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Manufacture Bioprocessing - Upstream & Downstream, Bioprocessing - Single Use Systems

Pushing the Boundaries of Bioprocessing

Downstream processing in biotechnology and pharmaceutical industries has undergone significant advancements in recent years. We’ve seen increased adoption of single-use technology, which can reduce contamination risks, lower capital costs, and increase manufacturing flexibility. Additionally, continuous processing has gained traction over traditional batch processing because of its productivity and footprint advantages. Advanced chromatography techniques have also evolved, resulting in higher purity levels, increased throughput, and enhanced efficiency in purification. Furthermore, there’s been a focus on process intensification, employing higher capacity resins, multi-column chromatography systems, and integrated process trains. Automation and digitalization technologies have also been integrated to improve process control, data management, and real-time monitoring of critical parameters.

And yet, despite these notable advances, downstream processing continues to present challenges. The complexity of biologics necessitates meticulous purification processes, often involving multiple downstream steps. Companies also need to consider equipment scalability, process transferability, and maintaining quality at larger scales. All of this demands substantial investments in process optimization.

At the same, downstream processing is inherently expensive. Raw materials and consumables can all be pricey – and the costs increase significantly as production is scaled up. Low productivity and yields are also commonplace because of inefficient recovery and purification processes, leading to suboptimal manufacturing efficiency that increases costs even further. Complex purification processes with multiple steps, including chromatography and filtration, require careful tuning to balance purity, yield, and productivity. Ensuring product stability and shelf-life while removing impurities such as host cell proteins and DNA demands robust purification strategies and precise control over storage conditions.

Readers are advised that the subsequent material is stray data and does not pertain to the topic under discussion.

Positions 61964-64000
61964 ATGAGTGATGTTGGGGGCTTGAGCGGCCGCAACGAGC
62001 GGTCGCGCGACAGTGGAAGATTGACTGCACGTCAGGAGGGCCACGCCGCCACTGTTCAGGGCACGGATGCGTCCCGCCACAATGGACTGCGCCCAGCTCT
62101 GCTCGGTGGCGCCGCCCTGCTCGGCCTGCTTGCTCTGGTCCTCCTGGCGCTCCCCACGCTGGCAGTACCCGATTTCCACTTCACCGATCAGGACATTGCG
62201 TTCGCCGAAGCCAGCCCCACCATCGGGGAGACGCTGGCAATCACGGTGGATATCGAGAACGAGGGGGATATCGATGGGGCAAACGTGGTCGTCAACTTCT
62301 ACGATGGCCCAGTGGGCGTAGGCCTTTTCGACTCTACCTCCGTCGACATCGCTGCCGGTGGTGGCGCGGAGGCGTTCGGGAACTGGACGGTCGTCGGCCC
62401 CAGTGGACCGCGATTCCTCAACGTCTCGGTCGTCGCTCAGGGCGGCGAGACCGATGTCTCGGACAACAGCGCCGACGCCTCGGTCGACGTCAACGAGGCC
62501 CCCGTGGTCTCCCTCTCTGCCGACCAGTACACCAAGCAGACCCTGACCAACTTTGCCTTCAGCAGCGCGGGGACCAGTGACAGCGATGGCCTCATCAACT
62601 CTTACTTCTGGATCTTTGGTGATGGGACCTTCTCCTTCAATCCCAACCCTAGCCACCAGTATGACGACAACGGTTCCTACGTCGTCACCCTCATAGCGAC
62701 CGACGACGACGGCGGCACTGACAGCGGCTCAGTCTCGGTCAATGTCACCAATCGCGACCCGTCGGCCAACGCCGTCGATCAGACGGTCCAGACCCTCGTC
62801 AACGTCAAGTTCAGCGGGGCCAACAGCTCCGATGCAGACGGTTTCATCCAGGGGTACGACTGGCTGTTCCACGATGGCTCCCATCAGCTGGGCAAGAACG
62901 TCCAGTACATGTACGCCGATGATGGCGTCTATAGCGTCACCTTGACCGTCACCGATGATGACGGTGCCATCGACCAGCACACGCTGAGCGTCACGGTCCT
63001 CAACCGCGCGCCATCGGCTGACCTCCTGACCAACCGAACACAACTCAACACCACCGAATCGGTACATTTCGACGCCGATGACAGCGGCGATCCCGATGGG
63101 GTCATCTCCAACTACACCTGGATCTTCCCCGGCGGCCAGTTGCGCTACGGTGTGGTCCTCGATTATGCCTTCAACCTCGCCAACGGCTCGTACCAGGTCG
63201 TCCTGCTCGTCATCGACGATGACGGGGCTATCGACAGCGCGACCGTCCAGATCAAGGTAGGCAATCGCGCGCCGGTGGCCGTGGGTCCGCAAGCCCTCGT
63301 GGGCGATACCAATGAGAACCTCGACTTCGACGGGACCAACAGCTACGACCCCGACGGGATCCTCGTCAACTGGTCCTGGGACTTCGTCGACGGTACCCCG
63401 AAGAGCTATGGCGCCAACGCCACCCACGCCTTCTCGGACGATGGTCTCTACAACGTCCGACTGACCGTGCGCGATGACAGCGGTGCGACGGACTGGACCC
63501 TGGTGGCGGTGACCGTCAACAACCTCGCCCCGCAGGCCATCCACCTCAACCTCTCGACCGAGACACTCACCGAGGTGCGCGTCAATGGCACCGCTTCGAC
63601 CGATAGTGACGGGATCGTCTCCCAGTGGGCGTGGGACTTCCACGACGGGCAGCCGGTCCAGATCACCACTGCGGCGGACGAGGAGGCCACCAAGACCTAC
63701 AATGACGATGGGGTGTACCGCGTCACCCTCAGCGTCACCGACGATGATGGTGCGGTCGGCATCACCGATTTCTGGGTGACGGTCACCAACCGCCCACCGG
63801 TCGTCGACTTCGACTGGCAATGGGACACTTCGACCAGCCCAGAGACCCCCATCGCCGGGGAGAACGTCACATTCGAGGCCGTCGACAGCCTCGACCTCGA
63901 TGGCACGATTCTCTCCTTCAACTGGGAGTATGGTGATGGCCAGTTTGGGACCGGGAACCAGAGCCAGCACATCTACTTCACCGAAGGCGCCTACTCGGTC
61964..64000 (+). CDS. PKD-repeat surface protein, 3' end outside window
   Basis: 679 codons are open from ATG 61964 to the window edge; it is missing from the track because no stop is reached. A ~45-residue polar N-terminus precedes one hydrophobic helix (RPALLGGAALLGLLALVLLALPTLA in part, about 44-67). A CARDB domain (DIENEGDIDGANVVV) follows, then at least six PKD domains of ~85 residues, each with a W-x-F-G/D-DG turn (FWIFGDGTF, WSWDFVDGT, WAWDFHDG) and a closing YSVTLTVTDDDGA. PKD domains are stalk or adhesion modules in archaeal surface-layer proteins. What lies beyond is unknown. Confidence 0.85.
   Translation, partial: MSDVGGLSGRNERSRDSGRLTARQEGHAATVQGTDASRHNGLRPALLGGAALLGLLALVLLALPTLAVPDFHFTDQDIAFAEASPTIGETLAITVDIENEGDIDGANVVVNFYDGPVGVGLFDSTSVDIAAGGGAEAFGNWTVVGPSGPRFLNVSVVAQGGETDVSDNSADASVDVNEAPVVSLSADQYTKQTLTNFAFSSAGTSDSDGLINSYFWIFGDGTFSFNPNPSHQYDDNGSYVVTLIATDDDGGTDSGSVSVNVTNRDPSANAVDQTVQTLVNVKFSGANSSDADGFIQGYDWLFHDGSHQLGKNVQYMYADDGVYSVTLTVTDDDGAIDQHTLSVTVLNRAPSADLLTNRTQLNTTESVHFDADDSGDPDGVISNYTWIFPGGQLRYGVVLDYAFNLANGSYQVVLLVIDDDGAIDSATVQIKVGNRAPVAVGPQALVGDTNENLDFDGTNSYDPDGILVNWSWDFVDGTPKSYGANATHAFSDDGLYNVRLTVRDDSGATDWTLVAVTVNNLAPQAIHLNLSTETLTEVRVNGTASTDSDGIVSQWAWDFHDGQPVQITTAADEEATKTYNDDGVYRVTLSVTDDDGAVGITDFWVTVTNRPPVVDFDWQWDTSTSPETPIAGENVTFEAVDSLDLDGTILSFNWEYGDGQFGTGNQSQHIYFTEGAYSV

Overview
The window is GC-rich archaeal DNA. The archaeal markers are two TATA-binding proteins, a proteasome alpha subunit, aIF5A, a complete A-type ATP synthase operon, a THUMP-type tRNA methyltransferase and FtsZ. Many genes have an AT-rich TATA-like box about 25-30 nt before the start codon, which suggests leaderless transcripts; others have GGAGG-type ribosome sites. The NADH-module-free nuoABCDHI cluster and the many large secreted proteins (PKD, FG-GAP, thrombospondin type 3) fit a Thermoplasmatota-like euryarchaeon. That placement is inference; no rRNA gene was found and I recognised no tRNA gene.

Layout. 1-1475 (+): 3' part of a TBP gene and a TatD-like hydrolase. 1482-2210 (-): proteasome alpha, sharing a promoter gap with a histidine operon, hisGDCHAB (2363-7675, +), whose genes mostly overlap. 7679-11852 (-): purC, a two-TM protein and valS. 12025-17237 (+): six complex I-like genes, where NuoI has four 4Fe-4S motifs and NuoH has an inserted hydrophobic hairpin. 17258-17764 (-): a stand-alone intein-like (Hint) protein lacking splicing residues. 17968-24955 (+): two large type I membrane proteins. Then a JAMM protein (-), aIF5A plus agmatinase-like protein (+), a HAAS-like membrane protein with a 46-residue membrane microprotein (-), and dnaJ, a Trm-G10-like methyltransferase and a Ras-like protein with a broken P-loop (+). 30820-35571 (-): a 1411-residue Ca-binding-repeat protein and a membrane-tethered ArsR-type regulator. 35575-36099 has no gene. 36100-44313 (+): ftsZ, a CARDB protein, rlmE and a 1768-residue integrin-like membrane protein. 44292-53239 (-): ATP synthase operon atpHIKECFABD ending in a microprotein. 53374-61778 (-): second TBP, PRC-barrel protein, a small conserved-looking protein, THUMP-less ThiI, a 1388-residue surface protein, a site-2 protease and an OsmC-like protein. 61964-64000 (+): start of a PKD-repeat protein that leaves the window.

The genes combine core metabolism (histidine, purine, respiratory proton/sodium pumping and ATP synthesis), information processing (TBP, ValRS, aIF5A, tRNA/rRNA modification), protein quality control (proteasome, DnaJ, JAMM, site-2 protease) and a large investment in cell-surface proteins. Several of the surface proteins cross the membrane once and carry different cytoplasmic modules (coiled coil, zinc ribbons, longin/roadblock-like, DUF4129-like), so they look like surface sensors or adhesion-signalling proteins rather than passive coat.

Focusing on chromatography processes

Chromatography is a pivotal technique in downstream processing. Here, the key challenges include achieving sufficiently high selectivity to separate the target biopharmaceutical from impurities (particularly for complex molecules with similar properties) and obtaining adequate resolution between closely related species to ensure desired purity levels (as just one example, consider the problems many biopharma manufacturers now face in separating empty/full capsids of AAV particles).

The limited binding capacity of chromatography columns can hinder throughput and increase processing time, especially in large-scale production, while scaling up processes poses challenges related to column packing and flow dynamics. Chromatography is also an expensive part of the downstream process – the resins, buffers, and the hardware itself can all come with high price tags.